India's Supreme Court approves Modi's £2bn 'vanity project' to redevelop Delhi parliament complex

The reconstruction of the Central Vista is a significant step in the prime minister's efforts to sever the nation from its colonial past

India's presidential palace, shown during a visit from Donald Trump in 2018 Photograph: Mandel Ngan/AFP via Getty Images

India's presidential palace, shown during a visit from Donald Trump in 2018 Photograph: Mandel Ngan/AFP via Getty Images

After significant pushback, India's Supreme Court has green-lit a £2bn redevelopment of Delhi's parliament buildings that has been described as an "expensive vanity project" for prime minister Narendra Modi.

The approved plans will replace several buildings along Delhi's Central Vista—a 3km stretch designed by British architect Edwin Lutyens at the height of the British Raj. These include a new four-storey parliament house with increased seating capacity and a new prime minister's residence. The Central Vista is the only area in India to be granted Grade I listed heritage status.

The proposal for a newly designed Central Vista of government buildings in Delhi Rendering: HCP Designs

This planned transformation marks a significant break from the nation's colonial past. Many have interpreted the project as part of Modi's continuing efforts to rewrite the narrative of India's history in favour of Hindu nationalist ideology.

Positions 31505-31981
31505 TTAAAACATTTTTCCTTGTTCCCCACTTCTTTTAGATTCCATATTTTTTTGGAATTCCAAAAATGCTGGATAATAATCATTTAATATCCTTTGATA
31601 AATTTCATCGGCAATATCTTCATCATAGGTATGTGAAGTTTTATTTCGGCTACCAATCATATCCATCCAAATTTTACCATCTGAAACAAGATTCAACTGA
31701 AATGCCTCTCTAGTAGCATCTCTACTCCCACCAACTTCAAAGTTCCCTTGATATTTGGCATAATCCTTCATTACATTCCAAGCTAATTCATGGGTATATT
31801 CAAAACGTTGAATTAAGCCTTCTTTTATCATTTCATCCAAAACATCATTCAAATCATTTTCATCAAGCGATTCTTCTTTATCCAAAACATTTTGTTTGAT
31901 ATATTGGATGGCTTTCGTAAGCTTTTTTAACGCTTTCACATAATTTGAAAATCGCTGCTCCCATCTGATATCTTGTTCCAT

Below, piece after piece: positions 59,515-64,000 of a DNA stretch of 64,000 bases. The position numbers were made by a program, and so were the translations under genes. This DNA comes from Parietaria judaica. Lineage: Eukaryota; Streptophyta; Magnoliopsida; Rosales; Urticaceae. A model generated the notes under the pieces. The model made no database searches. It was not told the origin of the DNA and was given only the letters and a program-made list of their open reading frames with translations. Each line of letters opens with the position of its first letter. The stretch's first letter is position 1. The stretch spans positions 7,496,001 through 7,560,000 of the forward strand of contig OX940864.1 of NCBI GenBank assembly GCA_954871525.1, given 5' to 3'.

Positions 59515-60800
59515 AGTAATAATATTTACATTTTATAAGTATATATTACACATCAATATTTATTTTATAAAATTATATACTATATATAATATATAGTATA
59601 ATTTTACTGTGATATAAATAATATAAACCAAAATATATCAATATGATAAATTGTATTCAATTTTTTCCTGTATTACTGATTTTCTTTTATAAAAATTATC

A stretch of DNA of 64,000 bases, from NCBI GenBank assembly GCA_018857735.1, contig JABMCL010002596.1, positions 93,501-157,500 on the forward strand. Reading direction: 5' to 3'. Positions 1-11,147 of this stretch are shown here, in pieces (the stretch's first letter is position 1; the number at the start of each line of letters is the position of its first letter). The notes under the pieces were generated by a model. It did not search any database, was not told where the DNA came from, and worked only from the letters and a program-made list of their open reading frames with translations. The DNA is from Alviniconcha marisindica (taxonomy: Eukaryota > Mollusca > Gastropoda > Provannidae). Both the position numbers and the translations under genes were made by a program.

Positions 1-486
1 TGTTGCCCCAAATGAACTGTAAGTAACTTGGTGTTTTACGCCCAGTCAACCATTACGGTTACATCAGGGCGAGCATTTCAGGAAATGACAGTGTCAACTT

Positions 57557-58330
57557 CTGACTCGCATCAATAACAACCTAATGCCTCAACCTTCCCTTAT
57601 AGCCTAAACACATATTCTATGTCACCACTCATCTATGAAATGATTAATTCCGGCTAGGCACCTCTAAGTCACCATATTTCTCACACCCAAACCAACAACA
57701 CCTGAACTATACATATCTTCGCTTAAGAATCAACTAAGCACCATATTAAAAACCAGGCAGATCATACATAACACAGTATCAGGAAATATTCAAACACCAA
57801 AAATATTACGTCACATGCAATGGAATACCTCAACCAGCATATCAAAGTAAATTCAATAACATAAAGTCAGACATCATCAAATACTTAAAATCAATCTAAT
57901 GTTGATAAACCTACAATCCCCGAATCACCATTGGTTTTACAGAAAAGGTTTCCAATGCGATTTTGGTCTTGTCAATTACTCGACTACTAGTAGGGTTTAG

Widespread criticism has also erupted over the appropriation of funds for construction at a time when India's economy has been crippled by the coronavirus pandemic. Last year the country recorded its worst financial quarter since records began.

Randeep Singh Surjewala, a member of the opposition Indian National Congress party, said the project signalled the “misplaced priorities of a whimsical autocrat seeking to etch his name in the annals of history with cement and mortar”.

The Supreme Court previously blocked construction on the project last month, largely due to environmental concerns and objections over land use. Its subsequent approval comes with several minor caveats from the environment minister Prakash Javadekar, including the inclusion of new smog towers—structures designed as large-scale air purifiers—to combat Delhi's notoriously dire levels of air pollution.

The new buildings are scheduled to be ready by 15 August 2022, the 74th anniversary of Indian Independence. Construction will begin pending final approval by the Heritage Conservation Committee.

In May last year, 60 heritage experts and civil servants signed an open letter to Modi in which they described the project as an “irresponsible move at a time when enormous funds are required to strengthen the public health system”. However, one of the letter's signatories, the urban affairs minister, Hardeep Singh Puri, tweeted in support of the project following the court's approval yesterday, writing that he "welcomed" the judgement and that new buildings would help transform Delhi into a "world class capital city" and "[reflect] the aspirations of [a] new India".